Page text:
There is another world, but it is in this one.

Paul Eluard. Œuvres complètes, vol. 1, Gallimard, 1968.

Tuesday, March 6, 2018

The Zeppelin's Passenger (1918)

I'm a fan of E. Phillips Oppenheim's books of interconnected short stories, but his 1918 novel The Zeppelin's Passenger defeated me after chapter four. It never got out of second gear.

The emotional crisis of fiancée and sister of a UK POW, however, did give me a chsnce for some creative mis-reading in tbe interest of humor:

"....Dick, the dearest thing on earth to both of us...."


...."But he is hungry,” Helen sobbed. “I can’t bear to think of his being hungry. Every time I sit down to eat, it almost chokes me.”

“I suppose he has forgotten what a whisky and soda is like,” Philippa murmured, with a little catch in her own throat.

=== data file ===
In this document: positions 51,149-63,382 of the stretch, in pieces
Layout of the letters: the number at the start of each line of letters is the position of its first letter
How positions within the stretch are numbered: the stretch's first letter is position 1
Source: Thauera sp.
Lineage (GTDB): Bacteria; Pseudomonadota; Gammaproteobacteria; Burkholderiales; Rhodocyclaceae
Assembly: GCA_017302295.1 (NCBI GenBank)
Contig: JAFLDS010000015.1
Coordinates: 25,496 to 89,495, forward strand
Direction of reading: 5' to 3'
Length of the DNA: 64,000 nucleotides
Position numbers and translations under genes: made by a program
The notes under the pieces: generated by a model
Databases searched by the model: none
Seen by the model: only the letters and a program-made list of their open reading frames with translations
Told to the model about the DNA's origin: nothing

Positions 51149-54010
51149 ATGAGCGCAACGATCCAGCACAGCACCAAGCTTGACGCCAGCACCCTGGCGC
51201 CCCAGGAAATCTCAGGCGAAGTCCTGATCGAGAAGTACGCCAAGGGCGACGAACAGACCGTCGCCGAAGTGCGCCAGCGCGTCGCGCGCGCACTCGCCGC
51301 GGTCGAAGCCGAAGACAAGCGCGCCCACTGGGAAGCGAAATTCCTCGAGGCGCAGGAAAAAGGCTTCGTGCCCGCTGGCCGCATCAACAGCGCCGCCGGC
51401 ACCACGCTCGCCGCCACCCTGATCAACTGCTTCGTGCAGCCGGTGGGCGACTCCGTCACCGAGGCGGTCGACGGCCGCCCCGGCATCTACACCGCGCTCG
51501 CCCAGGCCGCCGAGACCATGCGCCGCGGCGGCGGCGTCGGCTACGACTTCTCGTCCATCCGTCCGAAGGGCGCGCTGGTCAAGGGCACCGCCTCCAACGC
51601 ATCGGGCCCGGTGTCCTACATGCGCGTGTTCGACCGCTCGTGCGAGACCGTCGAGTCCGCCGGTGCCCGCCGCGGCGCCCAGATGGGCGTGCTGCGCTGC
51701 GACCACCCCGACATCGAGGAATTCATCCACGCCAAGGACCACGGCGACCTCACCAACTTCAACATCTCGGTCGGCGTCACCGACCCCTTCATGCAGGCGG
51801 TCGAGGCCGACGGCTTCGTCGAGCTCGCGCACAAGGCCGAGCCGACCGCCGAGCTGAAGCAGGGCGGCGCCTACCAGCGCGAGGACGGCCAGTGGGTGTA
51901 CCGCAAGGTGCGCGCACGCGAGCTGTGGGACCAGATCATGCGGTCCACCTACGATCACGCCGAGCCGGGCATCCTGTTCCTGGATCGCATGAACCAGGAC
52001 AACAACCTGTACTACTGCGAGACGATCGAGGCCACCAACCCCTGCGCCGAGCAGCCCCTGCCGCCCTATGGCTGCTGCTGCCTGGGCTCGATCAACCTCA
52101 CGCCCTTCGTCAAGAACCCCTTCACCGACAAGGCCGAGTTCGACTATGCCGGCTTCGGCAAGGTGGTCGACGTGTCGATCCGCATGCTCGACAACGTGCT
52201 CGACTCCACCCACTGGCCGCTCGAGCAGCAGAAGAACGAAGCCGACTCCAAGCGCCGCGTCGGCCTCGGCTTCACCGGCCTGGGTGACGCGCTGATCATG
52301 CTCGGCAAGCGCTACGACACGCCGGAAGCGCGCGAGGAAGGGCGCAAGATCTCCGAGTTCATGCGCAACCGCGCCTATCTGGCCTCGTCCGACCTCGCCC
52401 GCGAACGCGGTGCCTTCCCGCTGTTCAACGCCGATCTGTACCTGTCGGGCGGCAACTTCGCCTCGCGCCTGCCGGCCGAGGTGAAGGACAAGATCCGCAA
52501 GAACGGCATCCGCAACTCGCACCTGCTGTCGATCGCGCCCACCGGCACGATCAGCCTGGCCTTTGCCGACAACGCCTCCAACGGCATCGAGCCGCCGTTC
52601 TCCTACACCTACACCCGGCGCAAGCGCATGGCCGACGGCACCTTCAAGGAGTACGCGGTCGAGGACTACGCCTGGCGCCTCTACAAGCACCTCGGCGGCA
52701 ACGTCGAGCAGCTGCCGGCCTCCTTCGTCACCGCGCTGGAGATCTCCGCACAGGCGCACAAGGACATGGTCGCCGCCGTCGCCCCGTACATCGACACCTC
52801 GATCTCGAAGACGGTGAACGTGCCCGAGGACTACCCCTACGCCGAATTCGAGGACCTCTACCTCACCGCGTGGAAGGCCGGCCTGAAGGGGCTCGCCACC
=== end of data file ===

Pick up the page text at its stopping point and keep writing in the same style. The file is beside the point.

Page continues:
“He always used to love one about this time,” Helen faltered, glancing at the clock.

“And cigarettes!” Philippa exclaimed. “I wonder whether they give him anything to smoke.”

“Nasty German tobacco, if they do,” Helen rejoined indignantly. “And to think that I have sent him at least six hundred of his favourite Egyptians!”

She fell once more on her knees by her friend’s side. Their arms were intertwined, their cheeks touching. One of those strange, feminine silences of acute sympathy seemed to hold them for a while under its thrall. Then, almost at the same moment, a queer awakening came for both of them....

Full novel at:

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